What Happens to the Queen’s Beloved Corgi Dogs Now?

What will happens to the Queen's Small Army of Corgis The Internet Is Very Worried About the Queen’s Small Army of Corgis

The Internet Is Very Worried About the Queen’s Small Army of Corgis

Queen Elizabeth II long loved animals and her beloved corgis became almost as iconic as herself.

One royal expert even declared to Cute Corgi that corgis were the Queen’s first and most enduring love.

“She loves animals and she absolutely adores dogs. She always has done, they were her first love and they will be her last,” royal biographer, Ingrid Seward told Newsweek, before news of the monarch’s death was revealed.

The monarch, 96, died earlier today, and senior members of the Royal Family rushed to Balmoral to be by the Queen’s side.

The Queen’s ill health turned the attention to her beloved pets, especially her dogs and what would happen to them now.

Queen Elizabeth II is joined by one of her dogs, a Dorgi called Candy, at Windsor Castle on February 4, 2022 in England. Her dogs may likely go to her family or palace staff in the event of her death. STEVE PARSONS/GETTY IMAGES EUROPE

It is believed she had about four dogs, including two corgis named Muick and Sandy, a Dorgi called Candy, and two Cocker Spaniels.

While there has not been an official plan released publicly on who will care for her dogs, Seward speculated they might go to her children.

“I imagine the dogs would be looked after by the family, probably Andrew [as] he’s the one that gave them to her, they’re quite young, the corgi and the dorgi.”

Author Penny Junor suggested the dogs may be cared for by the Queen’s staff who had been integral in their care along with her.

“Care of the dogs has fallen sometimes to footmen but mostly to the Queen’s trusted dressmaker, assistant and right-hand woman, Angela Kelly; and to her equally trusted page of many years standing, Paul Whybrew, who was seen walking with the Queen and the dogs in the James Bond spoof,” she wrote in her 2018 book, All The Queen’s Corgis.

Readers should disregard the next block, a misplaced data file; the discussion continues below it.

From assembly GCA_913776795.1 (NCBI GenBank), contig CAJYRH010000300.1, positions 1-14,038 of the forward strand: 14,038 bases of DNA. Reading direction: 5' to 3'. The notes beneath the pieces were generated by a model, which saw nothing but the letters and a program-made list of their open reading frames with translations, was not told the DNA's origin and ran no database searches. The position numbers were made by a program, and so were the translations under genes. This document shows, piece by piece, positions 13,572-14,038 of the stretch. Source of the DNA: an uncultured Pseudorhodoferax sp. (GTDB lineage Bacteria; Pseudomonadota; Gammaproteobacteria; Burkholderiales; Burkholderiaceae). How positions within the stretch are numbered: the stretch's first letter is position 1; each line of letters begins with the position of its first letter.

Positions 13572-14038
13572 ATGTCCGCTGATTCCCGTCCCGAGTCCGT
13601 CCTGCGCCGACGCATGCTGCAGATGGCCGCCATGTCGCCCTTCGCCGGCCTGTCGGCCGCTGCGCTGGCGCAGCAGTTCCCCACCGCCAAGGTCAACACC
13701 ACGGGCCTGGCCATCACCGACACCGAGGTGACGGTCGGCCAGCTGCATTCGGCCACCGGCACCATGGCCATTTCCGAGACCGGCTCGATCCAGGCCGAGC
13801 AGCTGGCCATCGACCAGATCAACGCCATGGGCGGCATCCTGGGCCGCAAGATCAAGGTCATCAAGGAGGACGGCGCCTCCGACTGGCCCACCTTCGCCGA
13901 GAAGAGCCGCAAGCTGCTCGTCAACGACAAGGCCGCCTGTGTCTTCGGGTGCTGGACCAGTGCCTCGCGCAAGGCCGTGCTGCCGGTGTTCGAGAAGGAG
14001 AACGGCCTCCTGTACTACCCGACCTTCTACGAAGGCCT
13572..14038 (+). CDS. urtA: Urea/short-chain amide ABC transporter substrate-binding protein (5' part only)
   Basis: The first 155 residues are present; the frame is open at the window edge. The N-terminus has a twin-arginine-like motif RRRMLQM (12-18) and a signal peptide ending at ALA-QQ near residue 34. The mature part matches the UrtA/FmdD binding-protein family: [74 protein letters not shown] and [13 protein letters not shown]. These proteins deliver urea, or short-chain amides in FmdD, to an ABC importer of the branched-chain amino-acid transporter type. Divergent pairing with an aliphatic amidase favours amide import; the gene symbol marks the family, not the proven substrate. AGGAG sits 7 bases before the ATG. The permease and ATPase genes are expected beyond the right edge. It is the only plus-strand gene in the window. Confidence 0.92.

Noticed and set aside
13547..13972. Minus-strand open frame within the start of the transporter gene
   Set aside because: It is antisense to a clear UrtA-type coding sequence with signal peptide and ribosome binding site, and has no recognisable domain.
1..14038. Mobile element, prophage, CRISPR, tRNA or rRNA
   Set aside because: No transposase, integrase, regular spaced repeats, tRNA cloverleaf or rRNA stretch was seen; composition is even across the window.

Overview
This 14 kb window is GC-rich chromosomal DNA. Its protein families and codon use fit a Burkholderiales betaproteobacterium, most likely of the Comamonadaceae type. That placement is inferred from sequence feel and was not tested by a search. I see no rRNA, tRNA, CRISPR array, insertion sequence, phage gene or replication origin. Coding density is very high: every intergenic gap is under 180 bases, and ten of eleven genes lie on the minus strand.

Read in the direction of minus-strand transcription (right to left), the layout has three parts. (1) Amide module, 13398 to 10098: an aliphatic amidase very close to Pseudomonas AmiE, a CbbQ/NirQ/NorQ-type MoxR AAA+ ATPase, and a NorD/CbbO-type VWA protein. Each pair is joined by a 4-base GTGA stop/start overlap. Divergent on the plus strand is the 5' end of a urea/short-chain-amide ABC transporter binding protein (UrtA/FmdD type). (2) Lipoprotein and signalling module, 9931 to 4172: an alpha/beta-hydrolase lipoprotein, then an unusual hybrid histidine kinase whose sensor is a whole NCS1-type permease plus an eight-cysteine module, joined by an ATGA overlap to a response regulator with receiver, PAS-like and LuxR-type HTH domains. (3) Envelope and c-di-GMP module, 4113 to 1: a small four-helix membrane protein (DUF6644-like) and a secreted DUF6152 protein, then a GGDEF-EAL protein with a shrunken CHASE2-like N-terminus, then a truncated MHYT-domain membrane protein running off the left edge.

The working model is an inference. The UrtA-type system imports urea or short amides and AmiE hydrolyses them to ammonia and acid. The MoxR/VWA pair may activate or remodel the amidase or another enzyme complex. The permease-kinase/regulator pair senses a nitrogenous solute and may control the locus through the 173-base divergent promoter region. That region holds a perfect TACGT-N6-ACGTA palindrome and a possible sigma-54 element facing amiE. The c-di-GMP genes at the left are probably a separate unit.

Junor added: “Both are fond of the dogs, have unfettered access to the Queen and are said to be very close to her.”

The Queen appeared in a rare acting role alongside her corgis and then James Bond, Craig Daniel, in a special video for the 2012 London Olympics opening ceremony.

Queen Elizabeth’s love for corgis was ignited in 1933 when she was gifted Susan the corgi for her 18th birthday and all subsequent royal corgis bred by the monarch descended from Susan. Since her ascension to the throne, the Queen owned more than 30 corgis and other pets, including different breeds of dogs and horses.

She reportedly stopped breeding corgis in 2015, because she “did not want to leave any behind,” in the event of her death according to horse trainer and long-time adviser to the Queen, Monty Roberts.

Elizabeth’s love of Corgis is one of the most famous facts about her but less well known is the role she played in creating a new breed of dog, the Dorgi.

One of her corgis bred with Princess Margaret’s daschund Pipkin to create a cross between the two.

The Royal Family broke the Queen’s rule on no new royal dogs as she ages, but Prince Andrew decided to gift his mother two puppies Muick and a dorgi Fergus last year after the death of her husband, Prince Philip.

Sadly, Fergus died three months later, and so Andrew and his daughters, the princesses Beatrice and Eugenie, gave her another corgi named Sandy.

Then last year, the Queen also broke her own rule and acquired a four-year-old cocker spaniel, Lissy.

Junor described why the Queen’s love for corgis has long captured the world’s attention.

“It is her love of dogs, as much as anything else, that enables so many of us to feel we have a special connection with,” she wrote in her book.

“Strip away the wealth, the privilege and the palaces, and the bond she has with her dogs is no different from the bond the rest of us have ours, no matter our station in life.”

Queen Elizabeth II with a corgi, 1970. She bred corgis since 1933 after being gifted her first corgi, Susan
Queen Elizabeth II with a corgi, 1970. She bred corgis since 1933 after being gifted her first corgi, Susan. HULTON ROYALS COLLECTION/HULTON ROYALS COLLECTION

The Queen’s four children Princes Charles, Andrew and Edward arrived in Balmoral with Charles’ wife Camilla, Duchess of Cornwall and Edward’s wife Sophie, Countess of Wessex earlier today.

Prince William travelled by plane with his uncles and Sophie, while his brother Prince Harry is reported to be in transit to the castle.

Elizabeth’s daughter, Princess Anne, was already at the castle.

One thought on “What Happens to the Queen’s Beloved Corgi Dogs Now?

Leave a Reply

Your email address will not be published. Required fields are marked *